THE GOLDFIELDS OF AUSTRALIA. An official compilation has~ een published of the produce of the Australian. goldfields during the last fifteen years. ' In 1852, writes the Globe, the number of ounces (at £4 per ounce value) was 418,782; 1853,. 2,676, 345; 1854, 2,150,730; 1855, 2,751;535; 1856; 2,985,991; 1857,2,762,460;' 1858, 2,528,478; 1859, 2,280,950; 1860, 2,156, 660; 1861, 1,967,420; 1862, 1,658,207; 1863, 1,626,872; 1864, 1,544,694; 1865, 1,543,801; 1866, 1,480,597. The falling off in the yield has thus been gradual and continuous since 1856, the produce of which. year wa$ nearly double that of the,year last, past. The presumed value of allthe told. claims throughout the colony is £8,498,924. The total estimated value of ali mining, plant, is returned at£1i914,712. ALL AND LAST.-A cobbler in Faecramento writes to his friend in Boston, that by the recent great fire he lost his awl V We hope. it wasn't his last. "You will; of. course, i.mediately join the mess, Mr.-.," said the a...
TRADE OF SAN FRANCISCO. [Newspaper Article] — The Herald — 2 May 1868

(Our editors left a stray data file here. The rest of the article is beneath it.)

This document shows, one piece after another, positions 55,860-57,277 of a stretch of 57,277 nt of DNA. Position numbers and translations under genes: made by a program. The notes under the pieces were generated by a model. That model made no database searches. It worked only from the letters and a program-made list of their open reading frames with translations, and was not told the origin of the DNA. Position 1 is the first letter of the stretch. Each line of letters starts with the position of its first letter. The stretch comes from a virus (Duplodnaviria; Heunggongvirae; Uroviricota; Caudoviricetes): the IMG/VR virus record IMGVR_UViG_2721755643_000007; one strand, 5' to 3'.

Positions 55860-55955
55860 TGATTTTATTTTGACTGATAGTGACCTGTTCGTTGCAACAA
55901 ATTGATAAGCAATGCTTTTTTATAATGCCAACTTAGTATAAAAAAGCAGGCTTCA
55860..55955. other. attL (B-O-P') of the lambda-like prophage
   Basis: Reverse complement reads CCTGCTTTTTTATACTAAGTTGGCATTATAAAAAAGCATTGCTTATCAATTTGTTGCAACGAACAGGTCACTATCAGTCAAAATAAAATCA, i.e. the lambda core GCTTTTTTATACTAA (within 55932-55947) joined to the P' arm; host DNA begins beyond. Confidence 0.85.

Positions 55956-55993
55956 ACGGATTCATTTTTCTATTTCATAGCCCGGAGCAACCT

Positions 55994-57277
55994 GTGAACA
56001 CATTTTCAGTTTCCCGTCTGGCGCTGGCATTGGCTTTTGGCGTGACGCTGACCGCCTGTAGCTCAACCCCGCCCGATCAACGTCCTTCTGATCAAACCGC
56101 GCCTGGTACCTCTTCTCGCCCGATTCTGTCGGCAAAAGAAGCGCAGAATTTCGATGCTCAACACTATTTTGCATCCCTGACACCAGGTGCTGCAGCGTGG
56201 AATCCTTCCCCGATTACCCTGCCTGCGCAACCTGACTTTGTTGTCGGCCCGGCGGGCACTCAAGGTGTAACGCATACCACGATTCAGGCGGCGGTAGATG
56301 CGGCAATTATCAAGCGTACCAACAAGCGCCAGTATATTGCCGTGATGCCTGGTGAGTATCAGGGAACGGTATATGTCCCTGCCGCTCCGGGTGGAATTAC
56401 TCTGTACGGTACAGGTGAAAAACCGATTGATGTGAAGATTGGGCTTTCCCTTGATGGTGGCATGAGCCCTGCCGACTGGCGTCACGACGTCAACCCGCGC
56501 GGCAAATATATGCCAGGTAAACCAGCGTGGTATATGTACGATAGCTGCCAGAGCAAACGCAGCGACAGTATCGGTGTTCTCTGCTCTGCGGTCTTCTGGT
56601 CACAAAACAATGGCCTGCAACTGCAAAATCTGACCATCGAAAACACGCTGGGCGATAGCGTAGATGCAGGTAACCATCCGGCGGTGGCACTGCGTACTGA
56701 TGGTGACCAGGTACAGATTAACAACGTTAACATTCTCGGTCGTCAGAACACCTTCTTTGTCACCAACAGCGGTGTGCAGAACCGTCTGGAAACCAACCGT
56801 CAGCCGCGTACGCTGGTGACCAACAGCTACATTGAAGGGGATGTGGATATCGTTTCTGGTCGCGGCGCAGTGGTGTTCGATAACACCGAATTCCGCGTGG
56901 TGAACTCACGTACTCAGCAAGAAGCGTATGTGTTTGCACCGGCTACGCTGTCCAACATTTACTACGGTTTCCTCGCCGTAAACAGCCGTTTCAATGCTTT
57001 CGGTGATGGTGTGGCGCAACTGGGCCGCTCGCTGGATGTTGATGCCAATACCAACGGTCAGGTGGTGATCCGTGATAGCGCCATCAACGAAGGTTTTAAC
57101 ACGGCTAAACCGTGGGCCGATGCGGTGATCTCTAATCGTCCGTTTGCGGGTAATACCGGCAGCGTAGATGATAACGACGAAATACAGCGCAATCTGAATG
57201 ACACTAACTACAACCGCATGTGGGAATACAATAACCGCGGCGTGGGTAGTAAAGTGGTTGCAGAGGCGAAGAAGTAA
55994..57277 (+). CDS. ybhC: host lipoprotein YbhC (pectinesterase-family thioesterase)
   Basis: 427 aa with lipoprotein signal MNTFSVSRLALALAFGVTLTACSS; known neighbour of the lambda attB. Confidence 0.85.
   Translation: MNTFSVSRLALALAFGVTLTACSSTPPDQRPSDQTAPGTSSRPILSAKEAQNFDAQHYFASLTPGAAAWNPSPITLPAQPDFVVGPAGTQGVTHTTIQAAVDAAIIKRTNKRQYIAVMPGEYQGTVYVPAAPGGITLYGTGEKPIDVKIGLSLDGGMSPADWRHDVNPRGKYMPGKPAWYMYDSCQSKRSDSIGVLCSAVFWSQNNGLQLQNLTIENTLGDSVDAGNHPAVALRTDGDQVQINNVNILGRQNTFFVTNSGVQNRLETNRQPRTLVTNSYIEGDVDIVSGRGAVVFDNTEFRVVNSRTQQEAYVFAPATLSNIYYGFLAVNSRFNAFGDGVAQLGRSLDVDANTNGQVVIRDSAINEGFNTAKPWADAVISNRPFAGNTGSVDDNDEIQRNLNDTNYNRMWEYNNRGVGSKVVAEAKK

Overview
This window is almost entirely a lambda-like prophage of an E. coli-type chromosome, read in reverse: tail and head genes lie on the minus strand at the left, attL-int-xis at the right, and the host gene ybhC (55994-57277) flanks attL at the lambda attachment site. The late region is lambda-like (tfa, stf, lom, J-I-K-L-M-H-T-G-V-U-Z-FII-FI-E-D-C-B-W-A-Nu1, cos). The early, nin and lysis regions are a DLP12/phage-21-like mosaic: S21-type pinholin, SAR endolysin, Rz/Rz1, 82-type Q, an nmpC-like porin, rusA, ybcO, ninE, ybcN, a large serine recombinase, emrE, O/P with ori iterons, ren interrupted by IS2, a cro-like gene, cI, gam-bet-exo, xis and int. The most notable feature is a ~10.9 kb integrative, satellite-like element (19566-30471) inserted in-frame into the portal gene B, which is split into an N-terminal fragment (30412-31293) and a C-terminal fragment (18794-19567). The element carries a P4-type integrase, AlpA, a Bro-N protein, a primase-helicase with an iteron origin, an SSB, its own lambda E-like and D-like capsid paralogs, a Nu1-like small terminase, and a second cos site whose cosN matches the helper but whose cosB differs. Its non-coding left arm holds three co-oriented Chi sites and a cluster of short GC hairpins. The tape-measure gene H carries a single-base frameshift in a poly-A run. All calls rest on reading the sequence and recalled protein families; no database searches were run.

TRADE OF SAN FRANCISCO. We (San Francisco Bulletin): aie able to state that the import trade in 1866 amounted to about 14,000,000,dol. an increase of 3,600, 000dol. over 1865. The export trade was the largest ever known in the history of Sau Fran cisco, being 17,280,000dol. or ai increase of ?,700,000dol. over 1865, Of the total amount, last year, 11,800,000dol. was for California prdductions. To this amount the cereal crops coit-ibtiied 6,747,000,do601. and the mines 2,577, 000. About 3,000,0001b of wool was used by local mills during the year. This amount, it is thought, will be increased one-founth the present year. The exports of treasure were 44,300,000,dol. which is about the same as for the preceding year. The amount of treasure produced in California and Nevada is not definitely ascertained, as the returns are not yet all in; but it will not be far from 50,000, 000,dol.
SCRAPS. RITUALISM. [Newspaper Article] — The Herald — 2 May 1868